I have spent the last few days browsing blogs and have enjoyed reading so many of them, which can be seen in my “blogs I follow” list. What I found surprising was the number of people who suffer from chronic pain syndromes. As a fighter of rheumatoid arthritis (RA) myself, that’s a subject with which I can identify. What I found refreshing was the fact that they were positive, informative, and very relatable.
The problem with diseases such as RA, lupus, and other autoimmune disorders is the symptoms can sometimes be invisible. People may not actually be able to see that those affected are sick or not feeling well. As a result, a lot of us tend to keep it quiet and are content to suffer in silence. To be honest, that’s a lot easier than trying to explain to somebody what the disease is all about. It’s hard to understand if someone hasn’t experienced it, and it hurts when the pain is downplayed by others who can’t comprehend the scope of the health issues.
I hate to complain. My family has to pick up the slack when I’m not feeling well, and I want to spare them the irritation and aggravation of hearing me groaning about my aches and pains. The thing is, they actually do not react with irritation or aggravation; in fact, they are very supportive and always willing to help. I just don’t want to be a burden, trying my best to do everything I can on my own. Often, I fall short despite all my efforts because it simply hurts too much. In reality, I just don’t want to admit that RA is currently kicking my butt–I want to give all I can to the fight, simply because I want my life back.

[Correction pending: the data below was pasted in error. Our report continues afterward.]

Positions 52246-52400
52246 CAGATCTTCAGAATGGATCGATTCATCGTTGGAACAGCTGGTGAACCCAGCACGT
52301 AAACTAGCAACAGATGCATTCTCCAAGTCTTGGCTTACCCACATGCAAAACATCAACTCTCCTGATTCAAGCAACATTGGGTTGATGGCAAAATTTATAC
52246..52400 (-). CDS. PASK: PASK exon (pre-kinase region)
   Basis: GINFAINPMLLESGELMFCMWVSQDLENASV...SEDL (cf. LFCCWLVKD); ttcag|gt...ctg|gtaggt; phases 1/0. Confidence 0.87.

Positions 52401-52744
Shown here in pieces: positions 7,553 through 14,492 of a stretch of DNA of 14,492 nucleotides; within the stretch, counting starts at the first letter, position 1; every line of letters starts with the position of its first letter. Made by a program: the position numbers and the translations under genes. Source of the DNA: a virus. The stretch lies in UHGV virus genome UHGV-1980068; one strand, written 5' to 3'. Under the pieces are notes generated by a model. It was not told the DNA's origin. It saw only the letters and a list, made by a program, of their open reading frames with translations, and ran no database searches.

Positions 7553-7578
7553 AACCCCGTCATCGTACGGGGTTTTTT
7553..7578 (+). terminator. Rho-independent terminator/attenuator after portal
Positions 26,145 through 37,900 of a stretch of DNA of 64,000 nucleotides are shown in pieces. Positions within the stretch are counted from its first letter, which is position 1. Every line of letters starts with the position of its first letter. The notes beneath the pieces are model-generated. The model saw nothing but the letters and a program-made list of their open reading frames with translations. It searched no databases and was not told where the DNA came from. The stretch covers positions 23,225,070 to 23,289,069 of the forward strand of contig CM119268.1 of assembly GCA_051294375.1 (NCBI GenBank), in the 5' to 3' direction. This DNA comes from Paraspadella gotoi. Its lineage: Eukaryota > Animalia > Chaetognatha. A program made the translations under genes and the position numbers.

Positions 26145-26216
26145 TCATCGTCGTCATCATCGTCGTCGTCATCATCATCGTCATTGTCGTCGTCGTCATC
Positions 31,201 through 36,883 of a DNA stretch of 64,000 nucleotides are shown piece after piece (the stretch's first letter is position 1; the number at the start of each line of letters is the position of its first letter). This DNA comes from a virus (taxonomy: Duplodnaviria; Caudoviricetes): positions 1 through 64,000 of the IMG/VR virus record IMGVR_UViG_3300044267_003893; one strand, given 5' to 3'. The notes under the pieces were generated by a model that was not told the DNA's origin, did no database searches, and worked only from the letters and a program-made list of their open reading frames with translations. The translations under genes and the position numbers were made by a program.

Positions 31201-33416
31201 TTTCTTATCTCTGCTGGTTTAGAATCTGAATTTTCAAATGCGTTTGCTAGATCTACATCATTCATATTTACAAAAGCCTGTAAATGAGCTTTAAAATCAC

This current flare is rough. Adjusting to the medications can be worse than the disease. But, all good things come with time, and I’m going on faith that there is a light at the end of the tunnel. I’m here to support my fellow RA’ers–not as an expert, but as a sounding board. I’m here to commiserate and encourage.
A phrase that can cause a prickle of irritation for me is, “being positive is half the battle.” It’s hard to stomach all that positivity when several joints are swollen to the point of immobility and it hurts to move. I guess it’s irritating because it’s one hundred percent true. But sometimes I don’t feel positive, and that’s where browsing the blogs can come in handy. There are kindred souls just waiting to be connected–just one encouraging word away.
Whether bloggers share their stories for themselves or for a specific audience on one particular subject, it’s important to just write. Authors might think what they have to say isn’t important, have much impact, or is just too silly or superficial. I think people never know when sharing a kind word, an encouraging experience, or sharing a lesson from a mistake can turn a reader’s horrible day around. I’m learning never to underestimate the power of words.
(note: this is a blogging101 assignment)